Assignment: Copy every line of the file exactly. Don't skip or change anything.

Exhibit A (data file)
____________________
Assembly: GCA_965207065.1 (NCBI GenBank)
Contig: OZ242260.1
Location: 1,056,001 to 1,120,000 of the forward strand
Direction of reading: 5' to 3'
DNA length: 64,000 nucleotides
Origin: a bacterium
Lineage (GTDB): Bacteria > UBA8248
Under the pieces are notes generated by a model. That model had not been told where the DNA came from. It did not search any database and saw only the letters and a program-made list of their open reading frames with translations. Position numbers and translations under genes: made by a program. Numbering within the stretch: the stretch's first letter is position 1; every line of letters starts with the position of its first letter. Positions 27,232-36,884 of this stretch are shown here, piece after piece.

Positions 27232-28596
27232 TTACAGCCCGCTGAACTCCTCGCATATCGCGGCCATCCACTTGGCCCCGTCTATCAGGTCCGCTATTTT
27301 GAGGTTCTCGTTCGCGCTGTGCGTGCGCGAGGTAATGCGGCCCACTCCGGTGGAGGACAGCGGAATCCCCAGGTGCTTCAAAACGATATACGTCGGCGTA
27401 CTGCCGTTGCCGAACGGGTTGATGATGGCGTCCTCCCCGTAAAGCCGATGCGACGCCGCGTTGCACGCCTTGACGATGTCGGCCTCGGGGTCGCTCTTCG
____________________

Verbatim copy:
Assembly: GCA_965207065.1 (NCBI GenBank)
Contig: OZ242260.1
Location: 1,056,001 to 1,120,000 of the forward strand
Direction of reading: 5' to 3'
DNA length: 64,000 nucleotides
Origin: a bacterium
Lineage (GTDB): Bacteria > UBA8248
Under the pieces are notes generated by a model. That model had not been told where the DNA came from. It did not search any database and saw only the letters and a program-made list of their open reading frames with translations. Position numbers and translations under genes: made by a program. Numbering within the stretch: the stretch's first letter is position 1; every line of letters starts with the position of its first letter. Positions 27,232-36,884 of this stretch are shown here, piece after piece.

Positions 27232-28596
27232 TTACAGCCCGCTGAACTCCTCGCATATCGCGGCCATCCACTTGGCCCCGTCTATCAGGTCCGCTATTTT
27301 GAGGTTCTCGTTCGCGCTGTGCGTGCGCGAGGTAATGCGGCCCACTCCGGTGGAGGACAGCGGAATCCCCAGGTGCTTCAAAACGATATACGTCGGCGTA
27401 CTGCCGTTGCCGAACGGGTTGATGATGGCGTCCTCCCCGTAAAGCCGATGCGACGCCGCGTTGCACGCCTTGACGATGTCGGCCTCGGGGTCGCTCTTCG